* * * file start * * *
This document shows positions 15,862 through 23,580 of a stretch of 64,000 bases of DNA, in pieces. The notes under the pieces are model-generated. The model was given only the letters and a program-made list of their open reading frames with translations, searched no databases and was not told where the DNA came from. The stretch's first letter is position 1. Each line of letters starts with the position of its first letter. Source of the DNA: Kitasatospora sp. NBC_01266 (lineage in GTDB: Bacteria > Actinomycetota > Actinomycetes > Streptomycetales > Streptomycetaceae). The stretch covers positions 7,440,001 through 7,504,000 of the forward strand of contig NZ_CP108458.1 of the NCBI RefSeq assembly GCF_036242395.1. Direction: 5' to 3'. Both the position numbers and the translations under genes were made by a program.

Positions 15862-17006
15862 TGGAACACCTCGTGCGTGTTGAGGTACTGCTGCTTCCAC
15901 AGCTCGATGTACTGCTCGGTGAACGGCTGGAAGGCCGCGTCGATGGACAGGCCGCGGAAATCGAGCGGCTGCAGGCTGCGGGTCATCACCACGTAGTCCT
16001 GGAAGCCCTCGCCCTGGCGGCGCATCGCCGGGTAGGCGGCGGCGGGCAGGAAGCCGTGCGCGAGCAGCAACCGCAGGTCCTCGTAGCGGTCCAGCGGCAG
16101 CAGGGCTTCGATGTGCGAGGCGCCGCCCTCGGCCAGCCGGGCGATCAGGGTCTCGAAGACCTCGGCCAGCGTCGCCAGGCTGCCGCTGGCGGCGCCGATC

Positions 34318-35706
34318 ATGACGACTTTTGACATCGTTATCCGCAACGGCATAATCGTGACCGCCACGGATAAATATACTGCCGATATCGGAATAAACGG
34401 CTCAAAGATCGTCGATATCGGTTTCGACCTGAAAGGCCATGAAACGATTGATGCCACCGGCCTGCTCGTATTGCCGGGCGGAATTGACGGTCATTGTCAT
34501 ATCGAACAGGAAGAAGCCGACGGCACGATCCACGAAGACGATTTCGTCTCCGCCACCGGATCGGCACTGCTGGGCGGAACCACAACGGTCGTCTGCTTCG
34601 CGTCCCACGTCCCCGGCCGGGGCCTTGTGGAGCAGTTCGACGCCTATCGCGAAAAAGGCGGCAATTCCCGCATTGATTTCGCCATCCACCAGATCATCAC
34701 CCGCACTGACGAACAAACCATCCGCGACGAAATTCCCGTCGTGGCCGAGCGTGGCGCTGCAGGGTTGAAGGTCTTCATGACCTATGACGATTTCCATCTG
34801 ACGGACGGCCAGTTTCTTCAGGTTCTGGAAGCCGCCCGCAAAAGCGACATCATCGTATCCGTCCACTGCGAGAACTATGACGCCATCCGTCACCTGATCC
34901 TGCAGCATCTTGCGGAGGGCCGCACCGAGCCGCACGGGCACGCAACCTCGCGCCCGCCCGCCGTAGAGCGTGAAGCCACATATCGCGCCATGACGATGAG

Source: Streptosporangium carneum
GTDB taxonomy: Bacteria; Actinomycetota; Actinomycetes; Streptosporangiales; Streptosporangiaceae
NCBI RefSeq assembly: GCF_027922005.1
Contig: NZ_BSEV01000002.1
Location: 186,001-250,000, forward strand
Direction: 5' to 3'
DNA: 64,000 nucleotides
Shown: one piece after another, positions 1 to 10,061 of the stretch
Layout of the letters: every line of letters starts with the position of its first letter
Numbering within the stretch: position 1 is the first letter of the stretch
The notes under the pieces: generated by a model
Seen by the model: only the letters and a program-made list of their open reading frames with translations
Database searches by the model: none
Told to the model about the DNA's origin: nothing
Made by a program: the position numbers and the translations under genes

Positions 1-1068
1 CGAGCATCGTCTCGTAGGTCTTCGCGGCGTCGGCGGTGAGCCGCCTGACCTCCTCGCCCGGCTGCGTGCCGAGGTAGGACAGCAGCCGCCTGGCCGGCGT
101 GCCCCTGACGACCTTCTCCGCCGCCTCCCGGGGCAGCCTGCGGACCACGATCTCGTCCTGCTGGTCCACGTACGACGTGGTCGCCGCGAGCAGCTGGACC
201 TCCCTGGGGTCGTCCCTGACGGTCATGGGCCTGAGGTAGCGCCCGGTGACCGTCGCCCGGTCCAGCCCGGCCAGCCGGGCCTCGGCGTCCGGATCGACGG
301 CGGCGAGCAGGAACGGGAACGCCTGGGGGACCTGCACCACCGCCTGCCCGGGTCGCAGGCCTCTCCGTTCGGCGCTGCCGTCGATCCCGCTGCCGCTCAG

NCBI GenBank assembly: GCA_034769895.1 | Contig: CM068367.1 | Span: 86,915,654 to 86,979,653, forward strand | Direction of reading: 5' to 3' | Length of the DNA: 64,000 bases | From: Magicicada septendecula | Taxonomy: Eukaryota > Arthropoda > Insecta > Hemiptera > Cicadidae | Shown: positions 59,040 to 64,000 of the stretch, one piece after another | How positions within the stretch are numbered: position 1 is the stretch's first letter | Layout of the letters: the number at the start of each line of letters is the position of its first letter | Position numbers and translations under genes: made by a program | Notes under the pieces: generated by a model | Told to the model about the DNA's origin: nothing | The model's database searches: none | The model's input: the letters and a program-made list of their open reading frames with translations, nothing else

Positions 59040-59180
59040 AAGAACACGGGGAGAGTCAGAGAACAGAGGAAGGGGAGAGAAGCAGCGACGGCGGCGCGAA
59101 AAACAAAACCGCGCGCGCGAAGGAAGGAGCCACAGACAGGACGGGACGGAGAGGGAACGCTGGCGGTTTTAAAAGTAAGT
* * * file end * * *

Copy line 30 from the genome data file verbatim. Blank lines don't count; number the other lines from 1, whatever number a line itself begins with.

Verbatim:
Positions 1-1068